Outside the Comfort Zone

If you told me two years ago that I would be a full-time MBA student at Smurfit, I would have said you were crazy. Sure, I’d been tinkering with the idea of an MBA for some time, but I have also thought about who I would mention in my thank you speech should I ever win an Oscar. There is a big difference between thinking and doing.

This time last year, I was approaching a decade of working in journalism: a decade of demanding work, difficult stories, rotating shift work and tight deadlines. Like all milestones, the end of that decade prompted some introspection. I was forced to ask myself some tough questions–which I knew would have complicated answers. I was confident in my work, but also, I realised, I was comfortable. And comfort is the enemy of progress.

Over the locked-down summer, I wrapped up seven years of my day job at Independent.ie, and fully immersed myself in the business school application process. To my absolute joy, I received a generous scholarship given to one female candidate across the Full-Time and Executive MBAs. It remains one of the proudest achievements in my life and gave me a vote of confidence that perhaps I had yet to find in myself–a sign that I was doing the right thing.

By September, I was officially a student again. The last time I was a student, I was 21 finishing a Master’s in International Journalism. Things look different this time around: I’m older; I’m wiser; I’m a remote student. Before Level 4 and 5 restrictions forced universities to implement a virtual delivery, we were given two precious weeks of time on the Smurfit campus. It was the closest thing to normal I have experienced all year.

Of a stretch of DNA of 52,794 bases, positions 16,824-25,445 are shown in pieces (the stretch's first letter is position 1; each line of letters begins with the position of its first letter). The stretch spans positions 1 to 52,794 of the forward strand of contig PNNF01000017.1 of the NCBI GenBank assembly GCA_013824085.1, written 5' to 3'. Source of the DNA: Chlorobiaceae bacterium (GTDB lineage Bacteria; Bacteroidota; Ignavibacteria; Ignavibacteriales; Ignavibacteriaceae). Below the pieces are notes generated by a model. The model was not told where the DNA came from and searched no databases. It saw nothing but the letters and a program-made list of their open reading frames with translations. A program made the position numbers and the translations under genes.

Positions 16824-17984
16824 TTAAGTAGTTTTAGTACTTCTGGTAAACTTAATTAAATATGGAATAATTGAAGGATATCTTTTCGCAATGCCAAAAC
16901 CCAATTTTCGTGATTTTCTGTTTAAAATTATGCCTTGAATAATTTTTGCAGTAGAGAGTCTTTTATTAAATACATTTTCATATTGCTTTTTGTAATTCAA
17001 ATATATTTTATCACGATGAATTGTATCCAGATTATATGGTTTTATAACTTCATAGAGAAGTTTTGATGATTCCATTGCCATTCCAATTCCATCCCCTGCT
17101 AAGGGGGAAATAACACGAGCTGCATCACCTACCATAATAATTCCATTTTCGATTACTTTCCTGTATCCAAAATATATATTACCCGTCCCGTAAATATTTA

As my colleagues have attested in their earlier blogs, those first two weeks of in-person classes were priceless. It laid the foundation for friendships, allowed a more nuanced understanding of lecturers, gave us time to navigate the campus, and we also got a free hoodie.

I’ll be honest: anyone who says Zoom is just as good as the real thing is lying to you. But if there is anything this year has taught us, it is that there are so many things beyond our control, and this is just one of them. This year has been a life lesson in letting go of the unimportant things and focusing on the big picture. And for me, having an MBA plays a starring role in that picture.

In September, my world suddenly became much bigger. Within weeks of matriculating, I was connecting to IE Business School in Madrid as part of the GNAM programme for a week-long crash course focusing on Europe’s economic recovery after Covid. Instead of debating and celebrating after lectures with tapas and Rioja in the Spanish capital, I was joining from my home office/box room. This semester, I’m working in a study group in which one classmate is still at home in India. I have developed friendships with people whom I haven’t seen in person for more than two months. My world has opened up more than ever before and it’s all happening from a small room in my small house.

Now that I’m nearly three months into the MBA, I realise I have never once been comfortable. Every day, I am challenged – by the curriculum, by lecturers, by my classmates, by coronavirus (!) – and that perpetual cycle of learning and development is one I had always been chasing before now. Can I pick just one highlight so far? No. But I can say that this is one of the best decisions I’ve ever made.

Caitlin McBride, FTMBA Class of 2021